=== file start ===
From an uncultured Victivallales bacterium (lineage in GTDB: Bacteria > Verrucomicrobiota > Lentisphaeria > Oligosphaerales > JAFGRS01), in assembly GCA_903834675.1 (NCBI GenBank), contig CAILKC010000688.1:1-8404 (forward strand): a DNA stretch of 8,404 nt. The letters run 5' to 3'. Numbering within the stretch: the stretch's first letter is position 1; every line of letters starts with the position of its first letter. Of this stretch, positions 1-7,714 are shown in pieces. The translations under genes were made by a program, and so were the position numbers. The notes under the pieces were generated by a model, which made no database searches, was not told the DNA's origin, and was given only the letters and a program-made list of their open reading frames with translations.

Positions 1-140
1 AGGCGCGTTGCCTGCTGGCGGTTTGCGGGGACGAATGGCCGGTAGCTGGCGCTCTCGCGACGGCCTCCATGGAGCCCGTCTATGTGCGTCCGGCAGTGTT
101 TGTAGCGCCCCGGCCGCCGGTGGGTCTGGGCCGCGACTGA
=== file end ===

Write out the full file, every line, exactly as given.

From an uncultured Victivallales bacterium (lineage in GTDB: Bacteria > Verrucomicrobiota > Lentisphaeria > Oligosphaerales > JAFGRS01), in assembly GCA_903834675.1 (NCBI GenBank), contig CAILKC010000688.1:1-8404 (forward strand): a DNA stretch of 8,404 nt. The letters run 5' to 3'. Numbering within the stretch: the stretch's first letter is position 1; every line of letters starts with the position of its first letter. Of this stretch, positions 1-7,714 are shown in pieces. The translations under genes were made by a program, and so were the position numbers. The notes under the pieces were generated by a model, which made no database searches, was not told the DNA's origin, and was given only the letters and a program-made list of their open reading frames with translations.

Positions 1-140
1 AGGCGCGTTGCCTGCTGGCGGTTTGCGGGGACGAATGGCCGGTAGCTGGCGCTCTCGCGACGGCCTCCATGGAGCCCGTCTATGTGCGTCCGGCAGTGTT
101 TGTAGCGCCCCGGCCGCCGGTGGGTCTGGGCCGCGACTGA